King County proposes amendments to charter
By JACINDA HOWARD
Federal Way Mirror Reporter
June 17, 2008 · Updated 1:41 PM
Metropolitan King County Council members met June 16 in Federal Way to discuss amendments to how the county is governed.
The council discussed King County Charter changes, some of which focus on anti-discrimination, the budget, elections and collective bargaining, among other things. Comments and suggestions from the county’s residents were also taken.
King County Charter
The charter is a constitution by which the county is governed. It was adopted by King County voters in 1969 and outlines the county’s core values of checks and balances, accountability and merit, according to the county’s Web site at www.kingcounty.gov/exec/charter/about.aspx/.
Once every 10 years, the charter is reviewed by a commission of citizens. Recommended changes to the charter are then forwarded to the county council for approval. If the council passes the amendments, they are voted upon by the county’s citizens.
Since its adoption, only 19 amendments to the charter have been embraced, said Rebecha Cusak, Metropolitan King County Council liaison to the King County Charter Review Commission.
The 21-person 2008 commission finished its review of the charter in May, following 55 meetings in the past year. Its members found 12 areas in which the charter could be improved. Ten of these are in the form of amendments and two were made as recommendations.
• Anti-discrimination: This would prohibit excluding a person from county employment based on disability, sexual orientation, gender or expression. The charter already includes non-discrimatory language, but this amendment would expand upon those efforts, commission member John Jensen said.
• Budget review timeline: This would extend the time, by 20 days, the county council has to review the county executive’s proposed budget. The review period would be altered from 45 days to 65 days.
• Citizen initiative amendments: This would better clarify the process by which county citizens could amend the charter through an initiative. It would require citizens to gather the signatures of 20 percent of King County voters.
“(Amending the charter) shouldn’t be an easy thing to do because the charter is essentially the constitution of the county,” said Tara Jo Heinecke, King County Charter Review Commission member.
At Monday’s town hall, audience member Michael Nelson questioned the logic on requiring a large number of signatures to introduce a change to the charter.
“Making it difficult to bring a citizen amendment (to the charter) is very undemocratic,” he said.
• Elections deadlines: This would authorize the county to adopt an ordinance to establish a deadline for submitting ballot measures to the county’s Elections Division.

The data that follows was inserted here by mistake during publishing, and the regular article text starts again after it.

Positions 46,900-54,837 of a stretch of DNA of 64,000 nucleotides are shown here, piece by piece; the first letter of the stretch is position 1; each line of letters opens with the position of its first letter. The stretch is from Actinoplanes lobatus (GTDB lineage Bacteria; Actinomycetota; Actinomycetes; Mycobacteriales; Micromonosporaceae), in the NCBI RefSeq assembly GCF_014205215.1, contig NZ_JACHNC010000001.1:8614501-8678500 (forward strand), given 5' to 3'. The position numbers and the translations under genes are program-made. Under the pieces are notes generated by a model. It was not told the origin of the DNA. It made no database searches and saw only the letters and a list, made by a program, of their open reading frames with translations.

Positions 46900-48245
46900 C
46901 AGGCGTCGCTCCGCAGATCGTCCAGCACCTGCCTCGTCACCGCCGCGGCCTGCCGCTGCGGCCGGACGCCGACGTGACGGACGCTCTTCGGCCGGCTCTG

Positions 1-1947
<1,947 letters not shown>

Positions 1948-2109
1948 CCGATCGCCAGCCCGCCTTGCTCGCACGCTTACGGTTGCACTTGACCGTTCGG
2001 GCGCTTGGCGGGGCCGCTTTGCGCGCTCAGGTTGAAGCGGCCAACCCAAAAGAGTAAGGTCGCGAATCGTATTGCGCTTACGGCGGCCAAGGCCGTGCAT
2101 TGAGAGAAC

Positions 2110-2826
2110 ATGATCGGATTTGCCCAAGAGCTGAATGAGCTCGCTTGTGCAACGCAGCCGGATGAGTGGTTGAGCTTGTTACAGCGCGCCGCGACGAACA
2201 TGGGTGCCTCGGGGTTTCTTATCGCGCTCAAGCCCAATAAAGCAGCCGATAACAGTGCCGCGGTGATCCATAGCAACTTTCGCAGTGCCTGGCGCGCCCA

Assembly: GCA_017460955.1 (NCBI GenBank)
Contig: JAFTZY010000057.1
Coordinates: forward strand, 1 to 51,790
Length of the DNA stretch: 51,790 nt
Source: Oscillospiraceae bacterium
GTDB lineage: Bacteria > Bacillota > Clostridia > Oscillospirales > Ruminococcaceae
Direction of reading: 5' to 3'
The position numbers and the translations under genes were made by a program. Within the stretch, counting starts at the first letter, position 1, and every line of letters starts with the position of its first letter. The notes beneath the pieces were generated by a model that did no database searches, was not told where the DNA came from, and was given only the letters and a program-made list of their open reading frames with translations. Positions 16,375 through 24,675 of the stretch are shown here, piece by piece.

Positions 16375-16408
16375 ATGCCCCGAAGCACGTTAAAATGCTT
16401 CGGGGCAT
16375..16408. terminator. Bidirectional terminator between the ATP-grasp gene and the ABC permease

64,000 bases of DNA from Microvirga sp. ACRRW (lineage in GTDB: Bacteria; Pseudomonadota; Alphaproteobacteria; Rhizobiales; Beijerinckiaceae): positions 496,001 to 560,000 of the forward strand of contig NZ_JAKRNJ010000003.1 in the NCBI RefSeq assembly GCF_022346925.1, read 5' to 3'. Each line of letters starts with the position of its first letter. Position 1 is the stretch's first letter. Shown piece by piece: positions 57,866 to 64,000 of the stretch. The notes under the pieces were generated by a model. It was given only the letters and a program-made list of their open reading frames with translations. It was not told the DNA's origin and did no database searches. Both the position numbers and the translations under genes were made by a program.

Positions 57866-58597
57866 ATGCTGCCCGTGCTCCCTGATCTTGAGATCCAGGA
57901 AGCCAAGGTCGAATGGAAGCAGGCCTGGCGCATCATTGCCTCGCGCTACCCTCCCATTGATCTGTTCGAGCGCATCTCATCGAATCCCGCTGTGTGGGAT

• Elected officials and collective bargaining: This measure would require the executive to encourage and allow more involvement of elected officials, including the sheriff, in collective bargaining.
• Open space protection: This would provide protection for more than 100,000 acres of open space in which the county owns an interest.
• Regional committees: This amendment would reduce the number of county council members serving on regional boards and committees. It would also establish a vice-chair position to be filled by a non-council member and increase the authority of committees to initiate legislation. A need for this arose when the council was decreased from 13 positions to nine, commission member Allan Munro said.
“They were just breathlessly running from one meeting to another one and were unable to respond to citizens’ complaints,” he said.
• Unincorporated representation: This would designate a position within the Office of the Executive to represent the interests of the county’s unincorporated areas. The commission received abundant feedback from citizens in unincorporated areas, Munro said. They want better representation, he said.
The county is growing too fast for the County Executive and council to handle representation of all areas and people, said Richard Bonewitz, who resides in unincorporated King County near Maple Valley.
“I was glad to see the charter review (commission) leave (the amendment) in despite some opposition from executive people,” Bonewitz said.
The county and council members walk a fine line between attempting to offer unincorporated residents representation while also providing them a desired lack of city regulations, said county council member Pete von Reichbauer, who represents the Federal Way area.
County council members and other officials need to redouble their efforts to represent residents in unincorporated areas, he said.
• Commission procedures: This would streamline the commission appointment process.
• Qualifications: This would allow the council to establish a set of qualifications to be met by elected officials who head charter-based departments.
The council will decide no later than mid-September which of the amendments will appear on this November’s voters pamphlet. The council has the authority to decline to send any of the amendments to the voters. Additionally, it may choose to phase in the changes over the coming years.
Contact Jacinda Howard: email@example.com.
Check it out:
Learn more about the above mentioned amendments or the commission’s recommendations by visiting www.kingcounty.gov/exec/charter.aspx.Contact Federal Way Mirror Reporter Jacinda Howard at firstname.lastname@example.org or (253) 925-5565 ext. 5052.